Sun shining, flowers blooming, birds singing—springtime is here! American Humane is buzzing with spring fever as we look forward to another season of working with – and on behalf of – the animals we love.
This weekend, as many of us prepare for an Easter or Passover celebration, American Humane is reminding animal lovers everywhere to take steps to keep their pets safe from potential holiday hazards.
Easter Baskets and Candy
Many parents find it hard to avoid sneaking into their child’s Easter basket before the holiday, but pets are tempted by holiday treats, too. Candy and chocolate can affect a pets’ nervous system if ingested, and xylitol, an ingredient found in sugar-free candies and gum, can be toxic to dogs and cats. The colorful plastic grass and eggs found in Easter baskets can also prove dangerous: pets love to nibble on them and, if ingested, these decorations can lead to a blockage of their tiny digestive tracts. To keep pets safe, keep Easter baskets and candy on high shelves, away from the reach of a curious dog or cat.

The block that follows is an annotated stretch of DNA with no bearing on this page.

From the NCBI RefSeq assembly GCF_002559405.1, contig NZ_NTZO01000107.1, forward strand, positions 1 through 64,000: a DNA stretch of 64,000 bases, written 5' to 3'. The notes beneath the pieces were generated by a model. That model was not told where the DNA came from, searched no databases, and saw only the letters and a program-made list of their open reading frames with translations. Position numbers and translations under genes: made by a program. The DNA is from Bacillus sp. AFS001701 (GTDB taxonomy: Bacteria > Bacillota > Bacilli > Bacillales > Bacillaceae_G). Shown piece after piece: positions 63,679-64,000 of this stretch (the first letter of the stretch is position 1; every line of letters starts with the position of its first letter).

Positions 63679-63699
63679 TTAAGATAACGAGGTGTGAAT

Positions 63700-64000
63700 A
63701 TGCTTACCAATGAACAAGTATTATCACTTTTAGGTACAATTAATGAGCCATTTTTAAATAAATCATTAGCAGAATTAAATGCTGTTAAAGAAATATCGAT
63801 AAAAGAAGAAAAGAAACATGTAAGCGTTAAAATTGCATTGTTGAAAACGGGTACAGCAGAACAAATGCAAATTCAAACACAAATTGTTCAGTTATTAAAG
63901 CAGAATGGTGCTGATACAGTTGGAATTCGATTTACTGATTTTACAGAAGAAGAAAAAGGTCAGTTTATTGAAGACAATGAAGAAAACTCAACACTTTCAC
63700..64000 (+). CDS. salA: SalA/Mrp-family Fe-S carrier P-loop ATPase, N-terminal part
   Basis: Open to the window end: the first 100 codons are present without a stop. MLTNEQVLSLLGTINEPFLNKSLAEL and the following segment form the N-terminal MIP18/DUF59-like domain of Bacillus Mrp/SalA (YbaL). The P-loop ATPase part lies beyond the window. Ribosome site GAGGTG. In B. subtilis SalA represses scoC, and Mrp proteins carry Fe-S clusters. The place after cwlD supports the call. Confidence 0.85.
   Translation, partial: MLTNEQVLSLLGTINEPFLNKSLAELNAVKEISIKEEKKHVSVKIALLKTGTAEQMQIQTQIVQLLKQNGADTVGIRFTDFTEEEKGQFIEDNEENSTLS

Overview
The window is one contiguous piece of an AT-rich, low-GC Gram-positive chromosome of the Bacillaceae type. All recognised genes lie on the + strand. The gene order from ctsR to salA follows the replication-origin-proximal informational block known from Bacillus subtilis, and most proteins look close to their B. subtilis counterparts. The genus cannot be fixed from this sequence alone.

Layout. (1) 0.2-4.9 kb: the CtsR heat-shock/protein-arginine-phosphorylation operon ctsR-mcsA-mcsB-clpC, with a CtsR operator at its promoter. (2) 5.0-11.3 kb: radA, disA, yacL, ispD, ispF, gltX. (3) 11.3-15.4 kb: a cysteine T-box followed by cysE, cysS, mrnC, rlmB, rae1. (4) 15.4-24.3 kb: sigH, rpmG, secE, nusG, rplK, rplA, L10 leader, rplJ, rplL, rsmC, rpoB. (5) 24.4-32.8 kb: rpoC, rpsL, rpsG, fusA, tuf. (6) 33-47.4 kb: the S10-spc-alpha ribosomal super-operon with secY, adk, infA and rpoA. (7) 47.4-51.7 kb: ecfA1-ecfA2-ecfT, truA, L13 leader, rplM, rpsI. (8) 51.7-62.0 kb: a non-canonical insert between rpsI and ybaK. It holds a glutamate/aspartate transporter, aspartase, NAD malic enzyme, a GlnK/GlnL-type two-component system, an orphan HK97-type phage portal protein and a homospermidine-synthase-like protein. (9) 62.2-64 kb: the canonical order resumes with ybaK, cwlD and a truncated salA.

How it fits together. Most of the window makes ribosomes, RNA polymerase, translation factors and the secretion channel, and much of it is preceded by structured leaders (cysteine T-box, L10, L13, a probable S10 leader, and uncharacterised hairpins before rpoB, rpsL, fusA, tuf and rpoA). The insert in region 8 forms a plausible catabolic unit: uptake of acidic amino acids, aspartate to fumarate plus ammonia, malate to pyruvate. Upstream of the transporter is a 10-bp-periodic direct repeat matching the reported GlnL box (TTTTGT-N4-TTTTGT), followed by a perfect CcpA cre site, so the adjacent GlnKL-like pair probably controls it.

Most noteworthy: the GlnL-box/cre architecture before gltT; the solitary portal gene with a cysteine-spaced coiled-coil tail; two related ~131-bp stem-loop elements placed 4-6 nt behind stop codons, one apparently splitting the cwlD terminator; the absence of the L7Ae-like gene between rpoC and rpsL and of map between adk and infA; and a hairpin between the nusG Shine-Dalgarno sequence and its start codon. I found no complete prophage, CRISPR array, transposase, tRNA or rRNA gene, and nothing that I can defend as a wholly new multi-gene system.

With their large flowers and pleasant smell, Easter lilies bring a bit of spring cheer into any home. The beautiful flowers can be extremely dangerous to cats, though—wreaking havoc on their digestive systems and potentially leading to kidney failure or death. Since just one bite of a petal, leaf, stem, or even the pollen of the plant can harm a cat, American Humane recommends cat owners refrain from keeping the flowers in their homes.
Holiday Food Hazards
This weekend, we hope you are celebrating the holidays with a delicious meal of humanely-raised products. As you sit down for your Easter or Passover feast, make sure your pet isn’t given table scraps of pork roast, ham, or other fatty cuts of meat. Dogs and cats can develop digestive issues or pancreatitis if they consume excessively fatty foods, and the twine that is often used to hold these cuts of meat together can block their digestive tracts.
Easter Animals as Presents
Many families want to give bunnies or chicks as gifts during the Easter or Passover holiday season, but these animals require special feeding and care. Sadly, most families are unprepared for the responsibility of owning these vulnerable animals, and those that do survive the first few post-holiday weeks are often given to animal control or a local animal shelter once the novelty of their presence wears off. Families should avoid giving these tiny animals as pets, and stick to gifting stuffed animals instead.
By following these simple safety tips, the entire family – including four-legged members – will be able to enjoy the spring holidays in a happy, healthy, and safe manner.